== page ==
The first day of building houses in this week, was crazy. By 12:30pm we had built 4 new homes but don’t try this at home, we’re professionals. That really was the key success factor. Shelter Canada has developed a number of teams of local men that are part of each house build. They are employed by the project, and when they are not assembling the metal houses, they are pouring the concrete floors. As a result they have become really proficient at what they do. (The local employment is an intentional part of Shelter Canada’s operation – more about that in another post.)
We were split into two groups – each with 3 of us “guest workers” from Canada, plus 3 of the hired team members and all of the neighbor folks. The job sites were over-crowded with guys. In no time the site was laid out, the ground marked for foundation holes to be dug, the side walls assembled & sheeted on the ground and before you knew what happened, the trusses were being lifted into position. While the roof was being sheeted, the interior dividers, windows and doors were mounted. In the end, when we looked at the time we had finished the first house in 2 hours! On to the next one. It pushed back lunch by a 1/2hr, but both teams had built both their houses by just after noon. Wow!
When asking the recipient families who helped them prep their site, most will say that their families helped them prepare and level the ground. Rarely will neighbors help each other. I’m not sure if because of the subsistence existence, they feel they don’t really have anything to offer their neighbors, or being in the same plight as they, don’t really think they have anything to contribute. Or is it because of their high regard for family that they rely so much on each other. Most of these people grew up in this little village and have never lived anywhere else. Of course they have all their family around them. At any rate, Shelter Canada requires each of the recipient families to be present to assist in the construction of all the other houses built this week. This means that neighbors, for a change, work side-by-side with their neighbors for once. This is an intentional effort at building community relationships.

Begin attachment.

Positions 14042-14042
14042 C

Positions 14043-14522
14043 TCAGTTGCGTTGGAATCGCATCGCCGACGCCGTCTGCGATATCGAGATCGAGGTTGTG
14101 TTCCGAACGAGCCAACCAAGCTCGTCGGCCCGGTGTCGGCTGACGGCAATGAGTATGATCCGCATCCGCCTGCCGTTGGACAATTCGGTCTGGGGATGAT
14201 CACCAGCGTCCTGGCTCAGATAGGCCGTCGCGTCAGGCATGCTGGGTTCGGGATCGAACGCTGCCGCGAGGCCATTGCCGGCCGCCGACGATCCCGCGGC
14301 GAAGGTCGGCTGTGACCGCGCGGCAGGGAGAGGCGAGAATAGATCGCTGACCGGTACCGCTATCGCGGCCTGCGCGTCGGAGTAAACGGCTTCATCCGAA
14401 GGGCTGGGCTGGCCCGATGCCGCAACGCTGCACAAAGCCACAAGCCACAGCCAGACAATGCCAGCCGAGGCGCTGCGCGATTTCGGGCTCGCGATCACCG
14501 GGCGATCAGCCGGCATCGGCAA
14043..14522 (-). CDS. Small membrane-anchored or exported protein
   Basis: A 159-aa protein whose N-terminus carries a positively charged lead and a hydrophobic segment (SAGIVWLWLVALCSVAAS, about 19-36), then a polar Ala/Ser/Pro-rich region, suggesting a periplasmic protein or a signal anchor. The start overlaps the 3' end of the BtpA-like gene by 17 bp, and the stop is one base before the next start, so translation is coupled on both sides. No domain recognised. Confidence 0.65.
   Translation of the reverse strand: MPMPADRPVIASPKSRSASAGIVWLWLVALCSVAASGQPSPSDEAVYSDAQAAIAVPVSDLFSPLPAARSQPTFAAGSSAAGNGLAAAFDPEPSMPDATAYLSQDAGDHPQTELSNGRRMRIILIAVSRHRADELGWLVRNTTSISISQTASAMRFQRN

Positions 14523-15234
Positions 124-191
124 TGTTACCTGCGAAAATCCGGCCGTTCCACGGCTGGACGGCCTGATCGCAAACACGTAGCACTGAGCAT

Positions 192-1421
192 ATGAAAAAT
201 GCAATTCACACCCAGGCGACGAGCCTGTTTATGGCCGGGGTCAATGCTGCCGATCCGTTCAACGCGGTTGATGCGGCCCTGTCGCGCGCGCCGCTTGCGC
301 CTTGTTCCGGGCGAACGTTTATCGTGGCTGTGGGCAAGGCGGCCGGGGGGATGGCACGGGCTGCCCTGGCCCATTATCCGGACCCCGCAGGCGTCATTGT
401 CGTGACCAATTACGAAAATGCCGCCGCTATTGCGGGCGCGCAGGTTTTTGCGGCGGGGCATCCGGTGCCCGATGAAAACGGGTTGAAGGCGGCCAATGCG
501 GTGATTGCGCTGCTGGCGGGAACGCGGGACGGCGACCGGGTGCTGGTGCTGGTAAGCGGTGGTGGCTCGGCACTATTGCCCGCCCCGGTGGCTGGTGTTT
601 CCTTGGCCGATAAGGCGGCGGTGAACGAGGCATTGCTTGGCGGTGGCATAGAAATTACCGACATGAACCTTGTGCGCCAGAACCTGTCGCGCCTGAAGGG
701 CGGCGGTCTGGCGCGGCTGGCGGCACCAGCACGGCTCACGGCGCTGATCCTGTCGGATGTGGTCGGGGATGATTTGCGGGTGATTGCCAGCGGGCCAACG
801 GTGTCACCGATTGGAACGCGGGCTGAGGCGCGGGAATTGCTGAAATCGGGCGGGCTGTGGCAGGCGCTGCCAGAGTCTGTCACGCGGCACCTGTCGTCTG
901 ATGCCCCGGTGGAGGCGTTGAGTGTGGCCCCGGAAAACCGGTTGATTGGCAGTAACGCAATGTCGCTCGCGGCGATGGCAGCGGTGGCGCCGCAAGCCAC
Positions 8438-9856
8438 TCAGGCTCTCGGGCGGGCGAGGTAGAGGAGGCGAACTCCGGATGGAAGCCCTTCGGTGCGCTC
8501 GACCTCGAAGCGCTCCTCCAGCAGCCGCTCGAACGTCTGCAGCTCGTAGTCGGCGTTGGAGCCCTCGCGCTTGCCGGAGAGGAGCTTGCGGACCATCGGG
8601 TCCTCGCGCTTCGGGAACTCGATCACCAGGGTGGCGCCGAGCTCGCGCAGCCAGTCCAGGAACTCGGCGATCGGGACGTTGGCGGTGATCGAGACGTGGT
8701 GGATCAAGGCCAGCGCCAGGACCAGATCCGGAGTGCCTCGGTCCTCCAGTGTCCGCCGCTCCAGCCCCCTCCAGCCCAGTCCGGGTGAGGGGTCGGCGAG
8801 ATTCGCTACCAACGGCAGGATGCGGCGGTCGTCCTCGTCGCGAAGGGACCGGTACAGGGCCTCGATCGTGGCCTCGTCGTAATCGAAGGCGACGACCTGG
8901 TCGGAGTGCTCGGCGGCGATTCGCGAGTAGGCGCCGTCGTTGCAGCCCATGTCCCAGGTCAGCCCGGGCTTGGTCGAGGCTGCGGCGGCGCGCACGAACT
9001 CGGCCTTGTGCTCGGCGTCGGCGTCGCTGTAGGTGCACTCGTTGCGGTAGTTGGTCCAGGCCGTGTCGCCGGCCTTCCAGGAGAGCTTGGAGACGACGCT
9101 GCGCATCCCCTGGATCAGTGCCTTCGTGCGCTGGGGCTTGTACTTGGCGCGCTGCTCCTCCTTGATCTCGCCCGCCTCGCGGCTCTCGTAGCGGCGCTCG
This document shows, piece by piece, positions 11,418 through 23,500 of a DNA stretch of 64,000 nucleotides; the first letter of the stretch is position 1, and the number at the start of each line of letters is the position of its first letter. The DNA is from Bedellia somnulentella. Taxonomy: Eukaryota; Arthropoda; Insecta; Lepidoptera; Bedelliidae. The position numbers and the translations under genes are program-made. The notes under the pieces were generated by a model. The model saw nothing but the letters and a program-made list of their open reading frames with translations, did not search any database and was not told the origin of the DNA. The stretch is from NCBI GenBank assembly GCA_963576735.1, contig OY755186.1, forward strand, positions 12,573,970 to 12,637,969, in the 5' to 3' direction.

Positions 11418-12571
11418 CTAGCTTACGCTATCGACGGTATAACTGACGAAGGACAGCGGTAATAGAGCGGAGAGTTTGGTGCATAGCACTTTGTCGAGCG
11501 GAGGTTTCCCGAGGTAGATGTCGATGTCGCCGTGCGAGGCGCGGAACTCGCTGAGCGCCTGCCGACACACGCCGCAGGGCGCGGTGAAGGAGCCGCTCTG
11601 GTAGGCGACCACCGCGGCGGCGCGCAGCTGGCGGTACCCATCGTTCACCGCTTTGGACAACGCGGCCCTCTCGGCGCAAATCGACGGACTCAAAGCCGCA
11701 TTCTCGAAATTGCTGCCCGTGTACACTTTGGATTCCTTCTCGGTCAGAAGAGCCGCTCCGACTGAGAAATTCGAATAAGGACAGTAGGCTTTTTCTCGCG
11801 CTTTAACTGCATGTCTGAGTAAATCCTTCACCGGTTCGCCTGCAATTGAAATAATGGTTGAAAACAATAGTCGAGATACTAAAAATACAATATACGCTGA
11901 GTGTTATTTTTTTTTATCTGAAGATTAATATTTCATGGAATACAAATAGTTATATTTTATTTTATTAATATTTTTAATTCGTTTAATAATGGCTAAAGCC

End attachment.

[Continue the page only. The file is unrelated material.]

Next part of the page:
This family of three (mom and 2 teenage sons) dug away a hillside of dirt and rocks to make room for their new house. It took the three of them 3 months of spades and crowbars to move “their mountain” – sadly by themselves.
Needless to say, the mom was beside herself with joy today as their new house proudly stood in the yard of their labor.